Why does Bluntschli not want to die in Act 1 of George Bernard Shaw's play The Arms and the Man?
In response to the question "Why does Bluntschli not want to die in Act 1 of George Bernard Shaw's play The Arms and the Man?", Shaw himself might respond with another question, namely: "Why would any sane man want to die if he could avoid it?" Shaw himself was a pacifist, who published a book Common Sense About the War (1914) strongly opposing World War I and critiquing the militaristic attitude and rhetoric underlying the war. This play, like many of Shaw's works, argues that the romantic ideologies which glorify bravery and death in war are not only false but harmful to both individuals and society as a whole.
Bluntschli is in many ways a mouthpiece for Shaw himself. He is a professional soldier and a realist who carries food rather than ammunition in his pockets, and who is participating in the war because it is his job. The immediate reason that Bluntschli gives for not wanting to die is that it is a bad military tactic, as is seen in this dialogue:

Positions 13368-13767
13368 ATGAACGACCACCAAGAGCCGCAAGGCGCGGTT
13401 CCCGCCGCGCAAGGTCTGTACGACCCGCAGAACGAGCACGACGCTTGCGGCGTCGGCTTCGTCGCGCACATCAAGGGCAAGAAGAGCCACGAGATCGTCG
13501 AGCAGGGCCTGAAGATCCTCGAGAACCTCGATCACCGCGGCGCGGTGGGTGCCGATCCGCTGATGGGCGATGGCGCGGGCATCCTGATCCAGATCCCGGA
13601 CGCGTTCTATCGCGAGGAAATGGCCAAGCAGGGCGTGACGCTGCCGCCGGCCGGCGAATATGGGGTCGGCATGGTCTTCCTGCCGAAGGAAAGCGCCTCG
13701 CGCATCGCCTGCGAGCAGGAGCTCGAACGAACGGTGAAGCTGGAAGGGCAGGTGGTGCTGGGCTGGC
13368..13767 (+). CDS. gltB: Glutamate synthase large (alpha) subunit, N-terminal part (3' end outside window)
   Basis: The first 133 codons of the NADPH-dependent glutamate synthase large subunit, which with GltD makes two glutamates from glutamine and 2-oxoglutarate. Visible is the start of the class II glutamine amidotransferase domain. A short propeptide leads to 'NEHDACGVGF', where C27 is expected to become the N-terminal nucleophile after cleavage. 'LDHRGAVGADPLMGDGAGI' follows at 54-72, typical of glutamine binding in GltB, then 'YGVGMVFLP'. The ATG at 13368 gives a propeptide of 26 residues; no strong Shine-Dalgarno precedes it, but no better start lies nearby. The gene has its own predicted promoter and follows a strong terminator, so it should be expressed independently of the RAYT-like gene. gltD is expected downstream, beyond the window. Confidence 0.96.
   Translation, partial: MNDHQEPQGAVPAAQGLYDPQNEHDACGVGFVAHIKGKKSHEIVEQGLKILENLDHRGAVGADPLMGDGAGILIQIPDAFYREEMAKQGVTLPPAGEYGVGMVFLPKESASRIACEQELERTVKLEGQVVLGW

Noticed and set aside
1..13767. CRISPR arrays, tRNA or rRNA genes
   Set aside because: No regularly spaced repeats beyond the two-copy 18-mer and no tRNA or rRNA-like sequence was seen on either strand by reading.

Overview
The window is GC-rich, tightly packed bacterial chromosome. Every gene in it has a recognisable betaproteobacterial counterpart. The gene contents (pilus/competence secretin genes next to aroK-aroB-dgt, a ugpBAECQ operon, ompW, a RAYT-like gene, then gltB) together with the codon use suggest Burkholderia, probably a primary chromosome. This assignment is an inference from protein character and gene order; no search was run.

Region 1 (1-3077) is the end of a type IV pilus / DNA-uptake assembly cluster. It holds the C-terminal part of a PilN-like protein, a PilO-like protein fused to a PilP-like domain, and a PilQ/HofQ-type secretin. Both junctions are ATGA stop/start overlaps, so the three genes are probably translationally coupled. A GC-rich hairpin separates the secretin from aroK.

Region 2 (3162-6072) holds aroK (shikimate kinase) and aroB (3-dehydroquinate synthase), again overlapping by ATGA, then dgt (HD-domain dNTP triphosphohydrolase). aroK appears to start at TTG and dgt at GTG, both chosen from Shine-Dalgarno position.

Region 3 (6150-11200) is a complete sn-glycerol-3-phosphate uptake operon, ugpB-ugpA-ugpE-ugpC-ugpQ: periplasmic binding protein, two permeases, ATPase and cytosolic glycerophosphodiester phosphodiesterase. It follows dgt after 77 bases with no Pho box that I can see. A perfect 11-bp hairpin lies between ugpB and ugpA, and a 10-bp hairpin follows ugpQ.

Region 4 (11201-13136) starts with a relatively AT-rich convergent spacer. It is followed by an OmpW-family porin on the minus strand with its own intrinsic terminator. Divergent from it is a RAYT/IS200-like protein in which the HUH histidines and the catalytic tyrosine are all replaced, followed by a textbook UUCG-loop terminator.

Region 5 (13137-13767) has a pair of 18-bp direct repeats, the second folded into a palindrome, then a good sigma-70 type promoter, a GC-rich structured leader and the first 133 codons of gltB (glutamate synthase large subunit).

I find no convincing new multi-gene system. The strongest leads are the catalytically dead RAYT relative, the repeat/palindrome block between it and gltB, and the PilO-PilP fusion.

RAINA (disdainfully). I suppose not. (She draws herself up superbly, and looks him straight in the face, saying with emphasis) Some soldiers, I know, are afraid of death.
MAN (with grim goodhumor). All of them, dear lady, all of them, believe me. It is our duty to live as long as we can, and kill as many of the enemy as we can. ...
Beyond this rather pragmatic view of soldiering as a profession, Bluntschli also has no illusions about the romance of war or the nobility of his cause, and thus does not have any motivation to sacrifice his life if he can avoid doing so.